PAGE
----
Meet the Animals


Quick Facts


Synanceia verrucosa

  • How Big?

30 to 40 cm (12 to 16 inches)

  • Life Span

5 to 10 years

  • Weight

2.5 KG (5 pounds)

  • Eats

The Reef Stonefish eats fishes and crustacea. It usually waits for prey to swim past, and then strikes with incredible speed.



The reef stonefish has evolved many adaptations to help them succeed in the reef bottom. Their skin is rocky and uneven, which helps them hide and remain camouflaged in between rocks and corals.Among these adaptations are the 13 dorsal spines that protect the animal when necessary.
It is the deadliest fish in the sea, with incredibly effective venom[2] which can be lethal to humans.


It is the most widespread species of stonefish, mostly found in shallow waters of the Red Sea and the Indo-Pacific.


This stonefish is usually brown or grey, and it may have areas of yellow, orange or red. This species reaches up to 30–40 centimeters long; a specimen of 51 centimeters has been recorded.The weight can reach 2.5 Kilograms ( 5 pounds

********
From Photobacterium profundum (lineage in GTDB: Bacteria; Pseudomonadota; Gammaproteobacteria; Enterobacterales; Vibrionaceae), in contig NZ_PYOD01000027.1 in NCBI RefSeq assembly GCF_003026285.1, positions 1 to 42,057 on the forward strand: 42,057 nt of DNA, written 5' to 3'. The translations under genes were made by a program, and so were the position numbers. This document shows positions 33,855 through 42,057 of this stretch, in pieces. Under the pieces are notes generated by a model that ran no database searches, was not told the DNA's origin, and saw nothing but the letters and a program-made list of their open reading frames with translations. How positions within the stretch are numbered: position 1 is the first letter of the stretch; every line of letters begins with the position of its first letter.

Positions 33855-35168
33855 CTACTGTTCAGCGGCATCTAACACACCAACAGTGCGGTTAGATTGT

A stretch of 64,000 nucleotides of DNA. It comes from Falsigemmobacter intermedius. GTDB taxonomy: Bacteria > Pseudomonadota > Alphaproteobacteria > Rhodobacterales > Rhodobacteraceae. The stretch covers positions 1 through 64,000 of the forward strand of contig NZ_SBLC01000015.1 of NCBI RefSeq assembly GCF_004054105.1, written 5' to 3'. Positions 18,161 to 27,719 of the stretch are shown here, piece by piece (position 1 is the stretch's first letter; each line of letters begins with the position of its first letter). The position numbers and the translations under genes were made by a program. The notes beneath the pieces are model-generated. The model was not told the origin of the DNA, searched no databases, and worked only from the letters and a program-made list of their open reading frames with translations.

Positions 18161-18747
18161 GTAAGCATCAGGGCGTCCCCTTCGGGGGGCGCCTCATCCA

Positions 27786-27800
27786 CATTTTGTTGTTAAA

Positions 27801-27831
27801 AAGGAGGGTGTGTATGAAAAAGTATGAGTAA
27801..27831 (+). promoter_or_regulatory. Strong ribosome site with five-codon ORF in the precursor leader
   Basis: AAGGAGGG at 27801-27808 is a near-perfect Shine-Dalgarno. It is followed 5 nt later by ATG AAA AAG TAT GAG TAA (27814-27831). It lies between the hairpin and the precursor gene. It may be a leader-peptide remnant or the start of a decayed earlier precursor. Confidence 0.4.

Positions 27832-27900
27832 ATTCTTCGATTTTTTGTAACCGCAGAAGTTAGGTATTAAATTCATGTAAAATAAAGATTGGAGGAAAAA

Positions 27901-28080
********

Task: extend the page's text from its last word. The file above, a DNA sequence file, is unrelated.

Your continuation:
Off Spring

The reef stonefish lives most of its life as a solitary animal, and during mating season only aggregates with the opposite sex for a short time. When a female stonefish has reached sexual maturity, she will lay her unfertilized eggs on the floor of the reef. A male will then swim by and release sperm onto the layer of eggs, fertilizing them. Stonefish eggs are fairly large, with young fish hatching well developed. The mating system of the reef stonefish is promiscuity, as the female will not discriminate between which males can lay their sperm on the egg layer. Sexual dimorphism is apparent in reef stonefish, with females being larger than males


The species is extremely well camouflaged and will not swim away when disturbed, but rather erects its poisonous dorsal fin spines.

Feeds on

The reef stonefish eats mostly small fish, shrimp and other crustaceans. It captures prey by sitting motionless on the reef floor and waiting for animals to swim by. The stonefish will then engulf its prey, doing so at incredible speeds. Some stonefish have been recorded striking their prey in .015 seconds.

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